Sometimes I feel the desire for a certain cocktail although I do not really know if it yet exists. In such a moment I usually don’t do any research for a specific recipe in books or on the Internet but rather let myself be guided by intuition and start mixing with certain – mostly very simple – ingredients. But sometimes my curiosity wins and I am doing some research afterwards – and surprisingly realize that I can’t find a suitable recipe.
Let me explain what I mean by introducing today’s cocktail. Basically it started with a certain mood for a drink that should be inspired by typical flavors of the Southern States in the US. But instead of choosing one of the numerous New Orleans classics I was more up to a concrete combination of ingredients: Bourbon, Peach, Mint and Peychaud Bitters. What may sound like some twist on a Mint Julep or at least a little bit like the Mint Julep variant described by “Professor” Jerry Thomas, is in fact nothing more than a list of typical Southern ingredients that work great together. I must admit that indeed I had some kind of mixture of these two Juleps in my mind but nonetheless wanted to try something different and even more refreshing, like some kind of Fizz (or Silver Fizz to be precise). The result was absolutely great and I liked it very much. I was all the more astonished when I could not find any drink recipe like that in my recipe books and also not on the internet. I’m actually sure that somebody must have already made this drink before under a different name, so if you should think: “Hey, I know that one! This is the cocktail XY”, then please let me know in the commentary section and I will change the name of the cocktail. Until then, I will call the cocktail “Breath of the South Wind”, based on Joshua Soule Smith’s ode on the Mint Julep published in the Lexington Herald during the late 19th century (you can find the complete text in my article on the Mint Julep).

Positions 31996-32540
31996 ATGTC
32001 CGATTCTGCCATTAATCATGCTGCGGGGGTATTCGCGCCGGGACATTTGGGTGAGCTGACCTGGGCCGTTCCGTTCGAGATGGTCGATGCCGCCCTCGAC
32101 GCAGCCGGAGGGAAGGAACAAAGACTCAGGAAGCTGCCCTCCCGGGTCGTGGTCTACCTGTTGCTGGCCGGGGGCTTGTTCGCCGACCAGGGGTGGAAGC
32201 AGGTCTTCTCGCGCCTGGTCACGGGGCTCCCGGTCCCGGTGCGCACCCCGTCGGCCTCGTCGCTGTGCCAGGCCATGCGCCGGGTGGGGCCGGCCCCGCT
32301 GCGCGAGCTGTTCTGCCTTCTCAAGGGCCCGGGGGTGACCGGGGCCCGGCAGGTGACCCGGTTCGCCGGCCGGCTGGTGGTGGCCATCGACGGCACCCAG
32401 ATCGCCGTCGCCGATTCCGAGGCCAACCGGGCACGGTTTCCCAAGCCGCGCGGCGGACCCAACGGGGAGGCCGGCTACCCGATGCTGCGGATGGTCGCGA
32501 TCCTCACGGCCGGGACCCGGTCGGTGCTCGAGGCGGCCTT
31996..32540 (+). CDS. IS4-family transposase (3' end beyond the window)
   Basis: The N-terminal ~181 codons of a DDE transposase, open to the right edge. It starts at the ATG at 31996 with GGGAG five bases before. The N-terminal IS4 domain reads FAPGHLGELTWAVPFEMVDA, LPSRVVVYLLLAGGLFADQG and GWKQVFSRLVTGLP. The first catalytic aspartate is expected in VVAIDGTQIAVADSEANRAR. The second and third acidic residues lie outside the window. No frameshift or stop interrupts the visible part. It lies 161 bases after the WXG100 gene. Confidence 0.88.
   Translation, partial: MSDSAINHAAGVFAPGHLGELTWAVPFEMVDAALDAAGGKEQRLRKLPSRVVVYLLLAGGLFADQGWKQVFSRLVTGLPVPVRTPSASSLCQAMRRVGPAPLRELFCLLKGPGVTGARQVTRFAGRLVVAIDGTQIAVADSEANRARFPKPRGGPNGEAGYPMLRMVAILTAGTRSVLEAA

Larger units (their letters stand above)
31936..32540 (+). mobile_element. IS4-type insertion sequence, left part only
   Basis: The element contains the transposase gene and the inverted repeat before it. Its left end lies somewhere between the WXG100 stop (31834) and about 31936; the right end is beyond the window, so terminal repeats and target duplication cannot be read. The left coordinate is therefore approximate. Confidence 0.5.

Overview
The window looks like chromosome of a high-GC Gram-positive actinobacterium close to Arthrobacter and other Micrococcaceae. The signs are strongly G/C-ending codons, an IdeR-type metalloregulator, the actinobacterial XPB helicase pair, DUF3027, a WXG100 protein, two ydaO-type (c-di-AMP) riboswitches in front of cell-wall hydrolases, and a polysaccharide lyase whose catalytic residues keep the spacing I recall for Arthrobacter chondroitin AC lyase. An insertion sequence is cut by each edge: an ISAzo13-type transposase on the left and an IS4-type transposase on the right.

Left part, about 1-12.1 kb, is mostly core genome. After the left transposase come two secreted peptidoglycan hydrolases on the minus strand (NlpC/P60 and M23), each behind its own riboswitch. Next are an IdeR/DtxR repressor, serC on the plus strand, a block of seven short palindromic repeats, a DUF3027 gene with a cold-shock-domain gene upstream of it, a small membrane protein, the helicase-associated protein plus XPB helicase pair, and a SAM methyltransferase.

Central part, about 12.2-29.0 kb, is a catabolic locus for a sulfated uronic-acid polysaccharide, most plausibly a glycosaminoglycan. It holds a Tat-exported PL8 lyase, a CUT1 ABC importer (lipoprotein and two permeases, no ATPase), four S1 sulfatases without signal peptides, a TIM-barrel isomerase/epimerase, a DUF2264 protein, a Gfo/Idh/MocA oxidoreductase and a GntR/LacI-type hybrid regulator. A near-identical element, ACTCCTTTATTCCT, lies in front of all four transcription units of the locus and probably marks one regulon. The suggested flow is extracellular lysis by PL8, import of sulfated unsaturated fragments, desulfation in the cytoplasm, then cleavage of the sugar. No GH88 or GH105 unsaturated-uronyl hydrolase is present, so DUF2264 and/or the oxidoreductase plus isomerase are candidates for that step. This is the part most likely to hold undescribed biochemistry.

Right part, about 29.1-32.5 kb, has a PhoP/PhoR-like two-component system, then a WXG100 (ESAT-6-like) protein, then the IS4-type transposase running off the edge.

I opted for the 7-year old 1776 Bourbon which I presented here the day before yesterday. Its aromatic vanilla works wonderfully in the drink. I also recommend using not more than the 6 mint leaves in the recipe. Unlike with a real Mint Julep, the mint flavor in the Breath of the South Wind should be more subtle.
5.5 cl 1776 Bourbon Aged 7 Years
0.75 cl peach liqueur
0.75 cl sugar syrup
1.5 cl lemon juice
approx. 6 leaves of fresh mint
½ egg white
2 dashes Peychaud Bitters
Preparation: First add bourbon and mint leaves to your shaker and gently press the mint leaves with a muddler. Then add the remaining ingredients except for the soda water and do a “dry shake” without ice first. Then vigorously shake again with ice for about 30 seconds and double-strain into a tall glass filled with ice cubes. Last top off with soda water.
Garnish: twig of mint or alternatively none
Buying sources: At specialized retailers or online.